What Are Extruded Discs?
Extruded Discs Explained by Las Vegas, Summerlin, and Henderson Nevada’s Top Pain Doctors
Low back pain is one of the most common afflictions in the United States, with over 25% of the population encountering severe pain. The lower back has a complex structure made up of soft tissue, tendons, muscles, nerve roots, and spinal discs. Irritation from any of these components can cause mild to severe discomfort. Lower back pain that lasts for more than three consecutive months is classified as chronic pain. For people with chronic lower back pain, about 2% develop a condition called herniated disc.
A herniated disc occurs when the spinal disc’s jelly-like center (nucleus pulposus) pushes against its thick outer wall (annulus fibrosus) due to significant wear and stress from aging, trauma, or injury. In certain cases, a herniated disc can become extruded, meaning the nucleus pulposus has completely pressed through a weakened area of the annulus fibrosus. The displaced disc material can sometimes completely detach from the disc and seep into the spinal column, which is known as sequestration.
The lower back (lumbar spine) is the most common location for an extruded disc. People suffering from this condition tend to experience painful symptoms when the displaced disc material connects with a nerve root, the spinal nerve, or the actual spinal cord.
Patients with an extruded disc have reported feeling symptoms such as a dull ache on one side of the body, a weakness in the lower back, spasm-like or shooting pain, numbness, and sometimes bladder or bowel incontinence.
To avoid lower back problems like an extruded disc, it is important to be conscious of factors that may trigger problems throughout daily life.
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Overextending from heavy lifting, continuous standing, sitting at a desk for eight hours a day, or overexerting during a workout can all negatively impact the lower back. Proper posture, stretching with low impact exercise, and a regular calcium regimen can help safeguard the lower back structure.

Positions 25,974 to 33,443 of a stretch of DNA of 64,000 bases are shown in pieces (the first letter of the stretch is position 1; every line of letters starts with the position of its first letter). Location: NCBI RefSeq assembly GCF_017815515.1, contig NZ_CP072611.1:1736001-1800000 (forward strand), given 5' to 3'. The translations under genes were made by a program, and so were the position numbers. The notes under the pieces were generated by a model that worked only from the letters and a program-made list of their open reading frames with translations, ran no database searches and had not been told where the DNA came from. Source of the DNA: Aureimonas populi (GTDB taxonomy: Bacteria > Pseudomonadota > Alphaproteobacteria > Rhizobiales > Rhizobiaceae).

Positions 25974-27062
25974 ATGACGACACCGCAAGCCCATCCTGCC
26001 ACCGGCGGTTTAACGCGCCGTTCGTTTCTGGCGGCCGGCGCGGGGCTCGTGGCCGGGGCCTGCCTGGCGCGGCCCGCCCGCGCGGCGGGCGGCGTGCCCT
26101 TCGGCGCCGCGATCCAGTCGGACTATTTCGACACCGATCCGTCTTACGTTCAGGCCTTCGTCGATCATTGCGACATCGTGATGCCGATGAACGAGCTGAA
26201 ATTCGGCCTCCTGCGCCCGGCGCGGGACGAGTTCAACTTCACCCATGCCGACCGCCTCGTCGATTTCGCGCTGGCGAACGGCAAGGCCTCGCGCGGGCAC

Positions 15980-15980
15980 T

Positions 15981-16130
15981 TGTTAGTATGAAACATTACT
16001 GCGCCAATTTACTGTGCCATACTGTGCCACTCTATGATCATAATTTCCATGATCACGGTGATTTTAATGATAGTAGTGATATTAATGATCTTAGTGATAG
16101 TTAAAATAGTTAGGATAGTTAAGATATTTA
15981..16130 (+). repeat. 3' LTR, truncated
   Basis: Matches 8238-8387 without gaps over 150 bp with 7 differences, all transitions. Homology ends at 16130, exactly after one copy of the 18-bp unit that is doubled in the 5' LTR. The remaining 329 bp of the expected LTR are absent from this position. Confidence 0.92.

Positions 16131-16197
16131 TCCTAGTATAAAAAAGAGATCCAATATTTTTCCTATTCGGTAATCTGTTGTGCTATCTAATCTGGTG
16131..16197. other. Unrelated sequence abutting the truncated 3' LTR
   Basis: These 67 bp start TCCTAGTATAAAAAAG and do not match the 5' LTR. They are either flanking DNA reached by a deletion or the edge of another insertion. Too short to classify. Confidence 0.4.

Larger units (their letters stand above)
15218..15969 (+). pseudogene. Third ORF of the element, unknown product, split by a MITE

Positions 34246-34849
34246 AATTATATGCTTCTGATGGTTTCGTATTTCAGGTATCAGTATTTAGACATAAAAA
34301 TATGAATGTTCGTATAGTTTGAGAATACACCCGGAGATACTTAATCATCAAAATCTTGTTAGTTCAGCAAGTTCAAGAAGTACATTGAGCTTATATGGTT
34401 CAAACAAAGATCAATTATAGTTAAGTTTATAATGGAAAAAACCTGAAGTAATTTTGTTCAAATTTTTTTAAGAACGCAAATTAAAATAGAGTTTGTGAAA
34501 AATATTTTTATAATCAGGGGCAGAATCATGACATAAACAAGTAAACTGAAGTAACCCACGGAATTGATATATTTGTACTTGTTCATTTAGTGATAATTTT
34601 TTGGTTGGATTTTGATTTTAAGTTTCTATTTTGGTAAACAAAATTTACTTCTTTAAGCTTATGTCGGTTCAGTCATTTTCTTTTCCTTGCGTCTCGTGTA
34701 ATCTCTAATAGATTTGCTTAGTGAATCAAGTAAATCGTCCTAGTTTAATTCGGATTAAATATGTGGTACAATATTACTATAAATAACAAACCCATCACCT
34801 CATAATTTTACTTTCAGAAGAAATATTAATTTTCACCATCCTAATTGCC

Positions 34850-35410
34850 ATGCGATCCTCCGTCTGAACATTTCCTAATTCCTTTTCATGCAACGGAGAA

What Causes Extruded Discs?
Extruded discs are frequently caused by degeneration. As people get older, the discs that cushion the spine begin to weaken due to the amount of everyday pressure and stress they endure in the body. As a result, the discs will eventually become fragile enough to allow for tears within the annulus fibrosus. It is these weakened areas that allow for disc material to seep into the body, causing the patient pain.
In addition to age, extruded discs can occur due to trauma or injury. In the same way that discs can weaken naturally, they can also weaken due to a sudden impact or severe damage to that region of the body. Extruded discs are a common condition that professional athletes develop because of the extensive physical injuries they sometimes sustain.
Treatments for Extruded Discs
Traditional types of treatments, such as non-prescription medications, non-steroidal anti-inflammatory drugs (NSAIDs), hot and cold compresses, a healthy diet, and low impact exercise are usually successful therapies for extruded discs. Studies have shown that with proper therapy management, a patient’s extruded disc will generally decrease back to its normal size.
For patients with more severe pain, physicians may recommend a stronger type of treatment like injections of an anesthetic or epidural steroid. Both of these types of therapies have been able to significantly lower symptoms of pain, inflammation and nerve root compression.
In cases where traditional treatments have not been successful, the physician may recommend a surgical procedure called a discectomy. A discectomy is very common, with an estimated 480,000 performed in the United States each year. This is a minimally invasive method where the displaced disc material that is connecting with the nerve roots and spinal cord is removed. By removing the disc material, patients experience less pain and inflammation in their lower back.
The lower back is the most common area of the body for an extruded disc to develop. A herniated disc becomes extruded when spinal disc material has seeped through the annulus and into the body. When the displaced disc material comes in contact with nerves or the spinal cord, pain tends to occur. This type of condition is mainly caused by degeneration, trauma, or injury. Traditional treatment therapies have a high success rate with most patients. For those with more extreme cases, there are alternative treatment options, such as injections or a discectomy.
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